With the difficult economic times and many charities and foundations feeling the pinch CRA has probably received many more inquiries about disbursement quota issues. This brief policy will clarify some of the concerns and explains when CRA may grant some relief from the disbursement quota requirement. The original policy can be found at: http://www.cra-arc.gc.ca/chrts-gvng/chrts/plcy/cpc/cpc-029-eng.html
Policy Commentary Release Date: March 20, 2009
Reference Number CPC – 029
Subject: Application for disbursement quota relief
Purpose: To clarify the Directorate’s policy regarding requests for disbursement quota relief.
Disbursement quota: the minimum amount that a registered charity must spend each year on charitable activities carried on by it or on gifts to qualified donees.
Subsection 149.1(5) of the Income Tax Act provides the Minister with the authority to specify an amount to have been expended in a tax year on charitable activities for purposes of the revocation provisions in paragraphs 149.1(2)(b), 149.1(3)(b), and 149.1(4)(b). A charity must apply in prescribed form and any relief granted applies only to the particular tax year.
Subsection 149.1(20) of the Act allows a charity to apply a disbursement excess from one year to offset a shortfall in the previous year and in the five immediately following tax years. Before relief under subsection 149.1(5) can be granted, a registered charity must use all disbursement excesses available from previous years. Further, the organization must demonstrate that it is incapable of making up any part of the shortfall in the following tax year. Accordingly, the CRA will not consider requests for relief until all information returns have been filed and processed, and relief will not be granted in advance or in anticipation of a shortfall.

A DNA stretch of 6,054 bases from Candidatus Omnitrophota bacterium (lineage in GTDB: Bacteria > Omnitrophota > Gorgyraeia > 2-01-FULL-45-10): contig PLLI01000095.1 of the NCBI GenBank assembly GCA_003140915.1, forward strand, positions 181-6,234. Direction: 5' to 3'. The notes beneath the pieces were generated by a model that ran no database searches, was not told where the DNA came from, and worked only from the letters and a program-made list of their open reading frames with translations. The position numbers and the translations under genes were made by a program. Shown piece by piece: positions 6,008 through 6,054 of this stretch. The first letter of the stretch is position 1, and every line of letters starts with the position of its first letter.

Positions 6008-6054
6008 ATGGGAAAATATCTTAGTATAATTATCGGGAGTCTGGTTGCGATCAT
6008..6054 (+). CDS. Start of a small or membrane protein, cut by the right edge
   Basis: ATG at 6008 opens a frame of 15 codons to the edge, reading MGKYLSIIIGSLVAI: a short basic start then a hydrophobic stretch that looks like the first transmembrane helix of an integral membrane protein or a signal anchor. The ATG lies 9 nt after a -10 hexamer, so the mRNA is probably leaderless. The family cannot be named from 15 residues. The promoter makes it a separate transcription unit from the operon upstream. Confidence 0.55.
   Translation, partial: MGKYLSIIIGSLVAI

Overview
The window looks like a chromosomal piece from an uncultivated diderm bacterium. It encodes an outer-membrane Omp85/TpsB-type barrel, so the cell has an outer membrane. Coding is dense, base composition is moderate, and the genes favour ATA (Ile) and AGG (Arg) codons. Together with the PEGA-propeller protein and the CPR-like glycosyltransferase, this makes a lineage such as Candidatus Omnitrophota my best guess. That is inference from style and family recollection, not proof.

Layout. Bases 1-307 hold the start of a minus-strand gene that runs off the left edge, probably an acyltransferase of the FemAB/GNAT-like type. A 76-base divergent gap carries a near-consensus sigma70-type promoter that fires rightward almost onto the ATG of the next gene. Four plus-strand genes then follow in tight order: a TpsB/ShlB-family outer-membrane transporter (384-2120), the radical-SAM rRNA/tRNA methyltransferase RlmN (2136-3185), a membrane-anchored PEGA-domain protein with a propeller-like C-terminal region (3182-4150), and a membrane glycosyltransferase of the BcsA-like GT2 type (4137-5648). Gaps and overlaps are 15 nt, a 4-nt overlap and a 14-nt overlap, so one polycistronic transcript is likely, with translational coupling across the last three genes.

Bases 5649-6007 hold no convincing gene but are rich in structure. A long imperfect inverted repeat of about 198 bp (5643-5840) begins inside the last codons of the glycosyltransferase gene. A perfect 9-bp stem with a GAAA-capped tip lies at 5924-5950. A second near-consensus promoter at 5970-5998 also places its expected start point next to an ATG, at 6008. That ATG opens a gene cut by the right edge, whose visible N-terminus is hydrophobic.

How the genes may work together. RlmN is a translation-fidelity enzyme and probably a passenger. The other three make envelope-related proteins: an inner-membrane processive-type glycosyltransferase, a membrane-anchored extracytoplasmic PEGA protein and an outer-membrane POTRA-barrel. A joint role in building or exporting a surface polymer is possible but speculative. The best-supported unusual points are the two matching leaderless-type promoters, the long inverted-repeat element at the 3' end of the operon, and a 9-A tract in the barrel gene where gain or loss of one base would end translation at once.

The Charities Directorate only grants this relief in situations where the charity is unable to meet its disbursement quota due to unforeseen circumstances beyond the charity’s control.
In deciding whether to grant disbursement quota relief, the Charities Directorate will:
review the way the disbursement quota was calculated and confirm that the organization is not in a shortfall situation as a result of a miscalculation;
ensure that there are no available excesses;
look at whether the charity has disbursed all available income; and
look at whether the charity is doing everything in its power to meet its disbursement quota (e.g., the charity may have unrestricted funds that it can draw on to meet its disbursement quota).
A decision on each request is made only after all of the facts and circumstances of the charity’s situation have been reviewed.
To obtain relief under subsection 149.1(5), the registered charity must complete Form T2094, Registered Charities: Application to Reduce Disbursement Quota, and send it to the Charities Directorate. Note that a separate form must be filled out for each tax year for which relief is being requested.
The request for relief under subsection 149.1(5) is not intended as a means to accumulate funds for particular purposes. A request to accumulate property must be made under subsection 149.1(8) and is explained in Summary Policy CSP?A03, Accumulation.
Form T2094, Registered Charities: Application to Reduce Disbursement Quota
Income Tax Act, R.S.C. 1985 (5th supp.) c. 1, ss. 149.1(5) and (20)
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Mark Blumberg is a partner at the law firm of Blumberg Segal LLP in Toronto and works almost exclusively in the areas of non-profit and charity law.